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Oil down almost 10% in 2 days as hunt for bottom continues

Wednesday, January 7, 2015 - 07:00
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Global oil markets slumped for a fourth straight session on Tuesday, as mounting worries about a supply glut pressured crude prices, which are down almost 10 per cent this week to hit their lowest since spring 2009.

[NEW YORK] Global oil markets slumped for a fourth straight session on Tuesday, as mounting worries about a supply glut pressured crude prices, which are down almost 10 per cent this week to hit their lowest since spring 2009.

Traders said the trend for crude seemed lower, but prices could bounce up whenever there is a break in market sentiment. One such moment occurred on Tuesday when weaker-than-expected US economic data briefly suppressed the dollar. This brought crude off session lows, but only for an about an hour before the downward path resumed.

Refined products such as gasoline and heating oil also bounced up briefly in morning trade, rallying as investors took profits on short positions. But products later succumbed to the trend, and gasoline settled 2 per cent down.

Crude oil prices have plunged more than 55 per cent since June, when benchmark Brent traded above US$115 a barrel and US crude above US$107.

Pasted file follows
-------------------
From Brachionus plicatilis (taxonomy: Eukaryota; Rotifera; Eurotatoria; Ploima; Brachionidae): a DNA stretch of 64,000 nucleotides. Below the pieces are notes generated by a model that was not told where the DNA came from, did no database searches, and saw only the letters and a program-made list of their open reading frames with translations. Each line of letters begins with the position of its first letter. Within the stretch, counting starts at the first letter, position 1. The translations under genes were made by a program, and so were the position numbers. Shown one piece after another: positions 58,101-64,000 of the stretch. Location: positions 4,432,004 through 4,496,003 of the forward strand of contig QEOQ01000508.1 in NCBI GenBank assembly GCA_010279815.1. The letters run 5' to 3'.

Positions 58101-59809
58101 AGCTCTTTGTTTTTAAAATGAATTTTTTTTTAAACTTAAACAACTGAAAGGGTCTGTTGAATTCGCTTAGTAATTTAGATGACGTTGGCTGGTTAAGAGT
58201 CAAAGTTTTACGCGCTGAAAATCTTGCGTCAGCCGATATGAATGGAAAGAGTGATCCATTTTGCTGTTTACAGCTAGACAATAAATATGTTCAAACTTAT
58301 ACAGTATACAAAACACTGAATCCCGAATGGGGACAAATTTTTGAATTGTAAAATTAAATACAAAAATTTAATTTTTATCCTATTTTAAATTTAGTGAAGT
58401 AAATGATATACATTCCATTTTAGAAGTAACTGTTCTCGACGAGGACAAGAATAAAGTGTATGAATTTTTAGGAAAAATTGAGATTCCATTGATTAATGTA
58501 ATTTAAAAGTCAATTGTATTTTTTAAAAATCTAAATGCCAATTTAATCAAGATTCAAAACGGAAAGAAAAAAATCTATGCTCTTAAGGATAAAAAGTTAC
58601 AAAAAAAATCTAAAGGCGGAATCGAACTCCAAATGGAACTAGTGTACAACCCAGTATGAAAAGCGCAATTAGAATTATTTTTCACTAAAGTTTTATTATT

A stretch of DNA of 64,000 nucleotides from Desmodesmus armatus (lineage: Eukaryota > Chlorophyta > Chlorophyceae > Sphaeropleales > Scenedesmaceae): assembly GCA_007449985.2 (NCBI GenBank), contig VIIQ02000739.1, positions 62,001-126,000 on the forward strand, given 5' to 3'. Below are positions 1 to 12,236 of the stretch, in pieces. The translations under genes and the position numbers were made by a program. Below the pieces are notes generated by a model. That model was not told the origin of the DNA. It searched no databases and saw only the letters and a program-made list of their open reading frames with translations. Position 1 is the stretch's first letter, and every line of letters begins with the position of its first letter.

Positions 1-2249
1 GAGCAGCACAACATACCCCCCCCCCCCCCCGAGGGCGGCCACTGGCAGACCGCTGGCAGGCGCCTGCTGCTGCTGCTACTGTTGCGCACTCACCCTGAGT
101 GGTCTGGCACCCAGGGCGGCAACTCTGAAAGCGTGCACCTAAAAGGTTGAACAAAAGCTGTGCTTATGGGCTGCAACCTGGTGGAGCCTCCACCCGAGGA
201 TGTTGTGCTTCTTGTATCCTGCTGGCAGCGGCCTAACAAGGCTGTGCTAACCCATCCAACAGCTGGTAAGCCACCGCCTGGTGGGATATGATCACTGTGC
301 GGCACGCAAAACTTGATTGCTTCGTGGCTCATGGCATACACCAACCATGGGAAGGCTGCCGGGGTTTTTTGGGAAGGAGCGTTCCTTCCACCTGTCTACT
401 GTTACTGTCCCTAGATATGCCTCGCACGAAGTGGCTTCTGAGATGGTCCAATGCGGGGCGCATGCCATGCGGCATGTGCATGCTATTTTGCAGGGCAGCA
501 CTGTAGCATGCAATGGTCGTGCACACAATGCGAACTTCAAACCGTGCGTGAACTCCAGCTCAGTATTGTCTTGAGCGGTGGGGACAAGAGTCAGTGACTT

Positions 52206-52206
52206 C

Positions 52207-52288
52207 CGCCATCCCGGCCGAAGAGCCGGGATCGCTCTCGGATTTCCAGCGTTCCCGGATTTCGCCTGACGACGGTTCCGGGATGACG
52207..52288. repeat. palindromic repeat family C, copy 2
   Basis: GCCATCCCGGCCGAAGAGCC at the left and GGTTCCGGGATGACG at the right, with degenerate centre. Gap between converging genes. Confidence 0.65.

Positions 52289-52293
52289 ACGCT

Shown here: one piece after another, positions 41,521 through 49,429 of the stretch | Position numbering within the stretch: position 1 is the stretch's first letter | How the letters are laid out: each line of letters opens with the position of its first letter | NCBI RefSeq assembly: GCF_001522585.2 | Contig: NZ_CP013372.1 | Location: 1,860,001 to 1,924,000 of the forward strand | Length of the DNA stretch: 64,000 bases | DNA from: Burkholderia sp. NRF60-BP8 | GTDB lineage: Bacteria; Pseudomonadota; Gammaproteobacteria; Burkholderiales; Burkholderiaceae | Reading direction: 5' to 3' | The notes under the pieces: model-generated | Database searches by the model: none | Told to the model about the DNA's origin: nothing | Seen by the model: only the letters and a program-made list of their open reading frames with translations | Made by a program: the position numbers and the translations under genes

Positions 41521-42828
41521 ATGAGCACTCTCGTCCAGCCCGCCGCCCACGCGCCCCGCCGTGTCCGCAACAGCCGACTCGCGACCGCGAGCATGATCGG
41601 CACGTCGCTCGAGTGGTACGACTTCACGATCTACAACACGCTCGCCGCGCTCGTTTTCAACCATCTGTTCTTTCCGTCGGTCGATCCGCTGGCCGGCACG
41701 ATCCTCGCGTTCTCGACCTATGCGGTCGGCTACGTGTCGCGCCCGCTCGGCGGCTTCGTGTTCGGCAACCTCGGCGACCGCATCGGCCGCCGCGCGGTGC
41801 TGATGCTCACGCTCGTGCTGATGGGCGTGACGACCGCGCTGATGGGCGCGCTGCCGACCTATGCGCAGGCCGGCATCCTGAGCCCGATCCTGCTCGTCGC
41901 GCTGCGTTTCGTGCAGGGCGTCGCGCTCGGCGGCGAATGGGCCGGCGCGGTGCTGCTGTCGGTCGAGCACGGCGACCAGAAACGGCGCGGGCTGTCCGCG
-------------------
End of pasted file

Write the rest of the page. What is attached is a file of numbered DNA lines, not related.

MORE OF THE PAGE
In Tuesday's session, Brent settled down US$2.01 at US$51.10 a barrel. It came close to testing the $50 support, falling to a May 2009 low of US$50.52.

In the first two days of this week, Brent has lost US$5.32, or almost 10 per cent.

US crude finished down US$2.11, or 4.2 per cent, at US$47.93, after plumbing an April 2009 low at US$47.55. "I think the likelihood of seeing US$46 to $45 is quite likely," Phillip Streible, senior market strategist at RJO Futures in Chicago, said. "People, I think, are further understanding that the US is becoming a powerhouse in creating crude oil and that's not going to change anytime soon." The selloff in oil began six months ago on concerns of oversupply in high quality US shale crude. It accelerated after the Opec meeting in November, when Saudi Arabia ruled out production cuts as a means of boosting prices.

On Tuesday, Saudi Arabia's King Abdullah said in a speech read for him that the country would deal with the challenge posed by lower oil prices "with a firm will", giving no signs the No. 1 crude exporter will cut supplies.

On Monday, the kingdom's announcement of further oil price discounts for its European and US buyers added to the bearish state of oil markets already staggering from Russian output at post-Soviet-era highs and Iraqi oil shipments near 35-year highs.

US commercial crude oil and products stockpiles were forecast to have risen in the week ending Jan 2, an expanded Reuters survey showed on Tuesday.

REUTERS

For all our coverage on the oil rout: btd.sg/oilrout14